After reading the guidelines, this really appealed to me as a Winter Activity so I signed up! In truth, my Italian family giftbringer is LaBefana, but I am sure she will smile sweetly and indulge me this guilty pleasure of the season.

As I get more into this fabric art of quilting, I browse the blogs and pages other artists put up of their work, and usually I am blown away by what I see. Its good though, giving me something to reach for in my own work.

This event is not for quilters only as much as it is for those people who blog. I was #5 on Suzanne's list and that always feels like my lucky number. From what I read, the next thing that comes our way is a questionnaire.

I used to create a kind of list for my family members to fill out so that whomever got their name could have a little edge on shopping for items that would please them.

Another one of the guidelines for this soiree is to blog about the gifts we receive. I can hardly wait! There is something so special about getting mail that isn't a bill or some junky advertising. Let the game begin! I am ready to receive all manner of good things!

Cut the Vision Quest

Someone once told me that visualizing is a tool but not really a way to control things. I am always thinking about things that create pictures in my mind. And sometimes when my thoughts manifest, its almost scary how spot on they were to my mental plan for an outcome. I think that if I can see something turn out with a positive flavor, whether or not it does, it is better for me to see the good than not to see any possibility.

Yesterday, I did a lot of prep work, all the time holding visions for the outcomes.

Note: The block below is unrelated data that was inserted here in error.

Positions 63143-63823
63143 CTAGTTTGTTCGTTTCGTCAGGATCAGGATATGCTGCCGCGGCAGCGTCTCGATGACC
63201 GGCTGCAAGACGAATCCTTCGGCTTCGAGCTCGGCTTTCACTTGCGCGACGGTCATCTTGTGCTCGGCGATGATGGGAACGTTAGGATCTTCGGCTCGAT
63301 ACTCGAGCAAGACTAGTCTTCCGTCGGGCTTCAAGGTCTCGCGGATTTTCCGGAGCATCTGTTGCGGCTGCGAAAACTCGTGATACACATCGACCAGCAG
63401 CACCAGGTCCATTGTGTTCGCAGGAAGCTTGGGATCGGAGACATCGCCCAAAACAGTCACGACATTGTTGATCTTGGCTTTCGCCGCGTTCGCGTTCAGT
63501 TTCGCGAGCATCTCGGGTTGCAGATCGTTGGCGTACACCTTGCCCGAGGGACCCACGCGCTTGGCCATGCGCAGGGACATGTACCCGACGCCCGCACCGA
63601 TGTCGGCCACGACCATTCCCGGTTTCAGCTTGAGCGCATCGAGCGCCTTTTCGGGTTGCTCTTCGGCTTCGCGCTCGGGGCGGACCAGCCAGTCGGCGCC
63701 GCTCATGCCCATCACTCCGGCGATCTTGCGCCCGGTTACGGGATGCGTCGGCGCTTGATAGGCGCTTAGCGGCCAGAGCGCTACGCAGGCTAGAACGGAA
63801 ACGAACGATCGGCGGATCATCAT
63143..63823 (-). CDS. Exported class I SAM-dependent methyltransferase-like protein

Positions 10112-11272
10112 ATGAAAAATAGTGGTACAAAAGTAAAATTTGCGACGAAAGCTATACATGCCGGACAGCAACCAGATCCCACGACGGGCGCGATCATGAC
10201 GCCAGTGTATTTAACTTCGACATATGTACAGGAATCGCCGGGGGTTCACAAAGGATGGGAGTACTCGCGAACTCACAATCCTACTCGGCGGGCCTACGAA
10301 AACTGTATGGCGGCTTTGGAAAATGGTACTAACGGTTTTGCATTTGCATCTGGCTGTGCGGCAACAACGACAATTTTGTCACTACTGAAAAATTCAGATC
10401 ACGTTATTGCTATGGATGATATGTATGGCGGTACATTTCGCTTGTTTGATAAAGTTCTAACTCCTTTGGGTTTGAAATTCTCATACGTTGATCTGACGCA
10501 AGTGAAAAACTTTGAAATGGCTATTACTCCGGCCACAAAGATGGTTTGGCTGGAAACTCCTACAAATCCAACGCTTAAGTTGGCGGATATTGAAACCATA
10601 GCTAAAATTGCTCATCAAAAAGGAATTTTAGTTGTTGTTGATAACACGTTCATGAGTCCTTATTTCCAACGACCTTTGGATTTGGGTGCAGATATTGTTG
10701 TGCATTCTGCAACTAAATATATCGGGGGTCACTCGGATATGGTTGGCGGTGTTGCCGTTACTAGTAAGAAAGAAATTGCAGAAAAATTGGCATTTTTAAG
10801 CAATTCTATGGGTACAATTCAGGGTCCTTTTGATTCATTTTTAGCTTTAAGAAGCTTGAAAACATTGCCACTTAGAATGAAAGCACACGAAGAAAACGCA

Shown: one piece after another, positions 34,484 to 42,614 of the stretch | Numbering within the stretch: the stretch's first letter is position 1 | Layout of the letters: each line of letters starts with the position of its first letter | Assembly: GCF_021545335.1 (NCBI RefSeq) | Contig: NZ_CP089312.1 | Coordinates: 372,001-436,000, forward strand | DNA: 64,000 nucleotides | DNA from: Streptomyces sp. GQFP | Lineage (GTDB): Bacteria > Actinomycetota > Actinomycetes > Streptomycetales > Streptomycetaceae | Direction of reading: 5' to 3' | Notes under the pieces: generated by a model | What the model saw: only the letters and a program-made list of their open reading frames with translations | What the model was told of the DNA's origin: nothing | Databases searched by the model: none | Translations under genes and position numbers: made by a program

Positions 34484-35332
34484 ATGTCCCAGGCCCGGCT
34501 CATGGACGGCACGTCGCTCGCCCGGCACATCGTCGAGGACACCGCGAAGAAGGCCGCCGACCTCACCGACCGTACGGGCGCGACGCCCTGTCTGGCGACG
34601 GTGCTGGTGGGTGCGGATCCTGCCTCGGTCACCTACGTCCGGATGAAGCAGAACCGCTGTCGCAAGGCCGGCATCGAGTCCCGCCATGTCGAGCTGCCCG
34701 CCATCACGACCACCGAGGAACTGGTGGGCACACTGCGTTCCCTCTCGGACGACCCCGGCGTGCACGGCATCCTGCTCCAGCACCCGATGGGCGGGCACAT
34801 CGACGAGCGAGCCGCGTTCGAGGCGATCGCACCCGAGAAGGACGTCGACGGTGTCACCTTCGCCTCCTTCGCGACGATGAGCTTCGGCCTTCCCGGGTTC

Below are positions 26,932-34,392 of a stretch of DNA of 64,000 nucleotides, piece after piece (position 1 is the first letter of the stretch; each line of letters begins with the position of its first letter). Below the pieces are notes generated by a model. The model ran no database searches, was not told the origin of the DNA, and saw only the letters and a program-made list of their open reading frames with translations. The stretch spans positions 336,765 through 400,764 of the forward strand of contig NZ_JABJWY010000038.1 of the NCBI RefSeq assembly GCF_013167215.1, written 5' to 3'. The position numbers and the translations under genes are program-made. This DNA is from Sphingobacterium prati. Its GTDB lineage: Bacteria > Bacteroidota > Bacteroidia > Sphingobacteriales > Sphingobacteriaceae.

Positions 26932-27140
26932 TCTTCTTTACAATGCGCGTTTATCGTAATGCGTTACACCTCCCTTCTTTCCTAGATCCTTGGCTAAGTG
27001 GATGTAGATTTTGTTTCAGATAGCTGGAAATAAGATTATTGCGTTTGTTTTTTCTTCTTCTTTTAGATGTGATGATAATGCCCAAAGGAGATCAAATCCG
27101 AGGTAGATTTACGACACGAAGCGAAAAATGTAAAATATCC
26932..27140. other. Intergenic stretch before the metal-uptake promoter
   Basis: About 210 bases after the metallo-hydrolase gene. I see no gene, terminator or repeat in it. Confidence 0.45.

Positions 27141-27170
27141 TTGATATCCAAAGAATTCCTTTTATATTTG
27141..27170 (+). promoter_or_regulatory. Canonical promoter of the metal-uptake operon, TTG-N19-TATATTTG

The panel-patterned Mug Rugs for the Grandkids were machine basted with binding on them. I hand sewed binding on three of them last night, getting nice practice on the mitered corners. I always wonder what the person who bought the fabric thought about and then, also wonder why they passed it on. I found use for them only because I had made the few Mug Rugs as practice for that Swap and could see their potential.


Then I cut out the pieces for the BOM my local friend and I are doing together. This is block #5 and we will get together next week to compare what we did on #4. She & I are doing the same patterns for the BOM, just in different sizes and also using our own fabric scraps. Luckily there was a vision in the beginning, because, I am just following my own directions I placed in small bags for each month. My original vision for this quilt is tucked away at the bottom of the tote bag where all the parts are stored. It makes sense when the two of us get together, but not as I am working on it, piece by piece. I have lost sight of the big picture for the time being.

Then I cut out the pieces to the Calendar BOM for November that Rex and I are swapping. Rex is a bit ahead of me with her quilting skills. She is skilled at applique and has begun to experiment with paper piecing, both of which, at least for this time, hold little interest for me. She uses all sorts of techniques that are the newer concepts, and of course lives in a larger shopping area than I do. Within our swapping experience, I am learning to release my intimidation and keep envisioning a better outcome. I love my own challenge for each month to select a pattern that anyone would look at and say, "yes, this is November."

And then, I need a mini-quilt name tag for the Quilting Guild I joined. I found an orphan in my stash that I think might work. I'll play with this and if it doesn't, I'll try something different. I was going for some fabric that might look like the end of Fall for November, and may make a series of them for each month. I think I am just going to write my name on the striped fabric and sew it on as a label. The other part of this vision is to make this one reversible and have the other side show off a December theme. Still thinking, still envisioning.